In November 2017 dr. Tanja van Veldhuizen, postdoctoral researcher at Utrecht University’s Montaigne Centre for Judicial Administration and Conflict Resolution, was hired by MIEUX (MIgration EU eXpertise) to provide a two-day training on evidence assessment in asylum cases to Mexican asylum officials.
Capacity building in Mexico
MIEUX, a joined inititative of the EU and ICMPD, is a peer-to-peer experts’ facility which supports partner countries and regional organisations to better manage migration and mobility through the provision of rapid, tailor-made assistance upon request.
Increase of asylum seekers
Since 2011, Mexico has been confronted with a sharply increasing number of asylum seekers from the Northern Triangle of Central America (El Salvador, Guatemala and Honduras): in 2016 almost 9000 people applied for international protection in Mexico, and the prognosis for 2017 is more than 22000 asylum applications. This is caused by the extreme violence and unrest in these neighboring countries, but also by the closing northern border; many asylum seekers try to reach the USA.
Capacity building missions
In dealing with these applications, the Mexican authorities have very limited resources, manpower and training facilities. They therefore asked for help from the MIEUX initiative, to provide short-term capacity building missions to their officials. Together with Christian Andersson from the Swedish Migration Board, Tanja functioned as an expert in the training based on her research into credibility assessments.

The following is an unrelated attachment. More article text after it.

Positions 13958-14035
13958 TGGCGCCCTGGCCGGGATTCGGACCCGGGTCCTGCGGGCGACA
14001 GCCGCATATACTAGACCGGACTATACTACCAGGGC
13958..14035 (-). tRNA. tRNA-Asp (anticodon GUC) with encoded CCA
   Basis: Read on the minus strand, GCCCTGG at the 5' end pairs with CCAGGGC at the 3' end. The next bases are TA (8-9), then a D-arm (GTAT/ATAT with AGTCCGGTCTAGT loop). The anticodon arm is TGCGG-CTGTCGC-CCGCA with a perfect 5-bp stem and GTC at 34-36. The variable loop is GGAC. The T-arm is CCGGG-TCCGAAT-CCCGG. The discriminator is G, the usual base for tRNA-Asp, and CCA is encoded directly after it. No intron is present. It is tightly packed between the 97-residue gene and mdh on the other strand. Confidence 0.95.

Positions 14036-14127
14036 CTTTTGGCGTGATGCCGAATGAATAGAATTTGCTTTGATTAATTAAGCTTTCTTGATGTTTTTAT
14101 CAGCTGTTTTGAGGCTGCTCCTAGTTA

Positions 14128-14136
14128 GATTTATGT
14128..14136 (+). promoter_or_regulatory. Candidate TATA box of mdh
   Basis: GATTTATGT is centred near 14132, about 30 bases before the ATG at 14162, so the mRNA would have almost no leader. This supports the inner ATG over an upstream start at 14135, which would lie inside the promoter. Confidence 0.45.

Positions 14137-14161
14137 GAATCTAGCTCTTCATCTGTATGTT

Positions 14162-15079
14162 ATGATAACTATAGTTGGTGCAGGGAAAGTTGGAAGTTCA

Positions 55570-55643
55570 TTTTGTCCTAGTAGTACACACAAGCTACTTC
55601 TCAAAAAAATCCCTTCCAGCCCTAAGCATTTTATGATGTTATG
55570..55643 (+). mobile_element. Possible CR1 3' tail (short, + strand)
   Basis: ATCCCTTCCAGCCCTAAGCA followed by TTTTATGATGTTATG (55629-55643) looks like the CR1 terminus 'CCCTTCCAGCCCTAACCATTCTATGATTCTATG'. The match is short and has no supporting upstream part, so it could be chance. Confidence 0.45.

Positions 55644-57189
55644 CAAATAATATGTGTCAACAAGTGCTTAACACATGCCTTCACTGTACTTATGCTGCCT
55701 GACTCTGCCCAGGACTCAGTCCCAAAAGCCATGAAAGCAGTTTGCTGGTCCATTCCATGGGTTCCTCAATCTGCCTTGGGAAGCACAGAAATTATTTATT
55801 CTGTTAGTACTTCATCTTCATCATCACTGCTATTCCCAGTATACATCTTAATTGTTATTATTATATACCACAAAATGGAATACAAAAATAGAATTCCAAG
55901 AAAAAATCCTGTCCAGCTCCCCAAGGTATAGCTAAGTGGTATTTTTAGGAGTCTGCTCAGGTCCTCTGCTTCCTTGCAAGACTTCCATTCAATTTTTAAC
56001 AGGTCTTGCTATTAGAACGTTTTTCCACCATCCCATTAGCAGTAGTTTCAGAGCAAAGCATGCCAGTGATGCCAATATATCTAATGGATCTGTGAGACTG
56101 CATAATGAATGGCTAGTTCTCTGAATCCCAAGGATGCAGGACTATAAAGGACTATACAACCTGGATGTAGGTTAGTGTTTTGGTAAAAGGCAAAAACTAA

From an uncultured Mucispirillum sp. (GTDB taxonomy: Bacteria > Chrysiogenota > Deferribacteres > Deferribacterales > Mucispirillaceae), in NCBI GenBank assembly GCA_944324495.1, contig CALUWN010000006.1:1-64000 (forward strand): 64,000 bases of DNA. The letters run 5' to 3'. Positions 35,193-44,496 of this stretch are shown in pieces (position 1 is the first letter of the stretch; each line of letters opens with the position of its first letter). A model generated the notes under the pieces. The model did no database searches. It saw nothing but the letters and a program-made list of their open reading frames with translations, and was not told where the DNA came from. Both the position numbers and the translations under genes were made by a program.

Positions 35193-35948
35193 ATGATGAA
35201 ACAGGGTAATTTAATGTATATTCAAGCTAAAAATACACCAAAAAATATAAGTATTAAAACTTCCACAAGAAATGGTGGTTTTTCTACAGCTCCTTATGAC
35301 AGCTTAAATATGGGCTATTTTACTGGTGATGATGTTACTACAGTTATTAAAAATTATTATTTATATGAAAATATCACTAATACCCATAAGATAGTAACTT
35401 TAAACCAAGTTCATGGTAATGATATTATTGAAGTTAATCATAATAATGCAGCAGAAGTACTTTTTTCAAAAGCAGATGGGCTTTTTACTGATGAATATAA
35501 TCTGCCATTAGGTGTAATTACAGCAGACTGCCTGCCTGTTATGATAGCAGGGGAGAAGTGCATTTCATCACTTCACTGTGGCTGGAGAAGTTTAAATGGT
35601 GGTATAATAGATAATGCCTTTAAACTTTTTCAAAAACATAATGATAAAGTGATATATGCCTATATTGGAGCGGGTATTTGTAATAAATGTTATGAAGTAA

13 Mexican asylum officials participated in the training sessions which covered topics as: matters of fact vs. matters of law, credibility assessments and possible distortions, standard and burden of proof, benefit of the doubt, avoiding biased decision making, and writing the decision. Besides the face-to-face training, the experts also provided a summary of the training in a video conference with 16 officials working at the different border posts. Thereby they reached about 80% of all Mexican asylum officials in three days.
Not only was the workshop well-received by the participants, it was also very rewarding and instructive for Tanja: “Having to translate my research findings into concrete tips and practical exercises for practitioners made me critically review my own findings from a different perspective, and the different context in which Mexican authorities operate gave me a better idea of the unique challenges that each country faces in dealing with asylum claims”.
She also observed that besides the activity being valuable with regard to transferring knowledge and teaching skills, it also promoted critical reflection and an open discussion among the officials, and empowered the officials.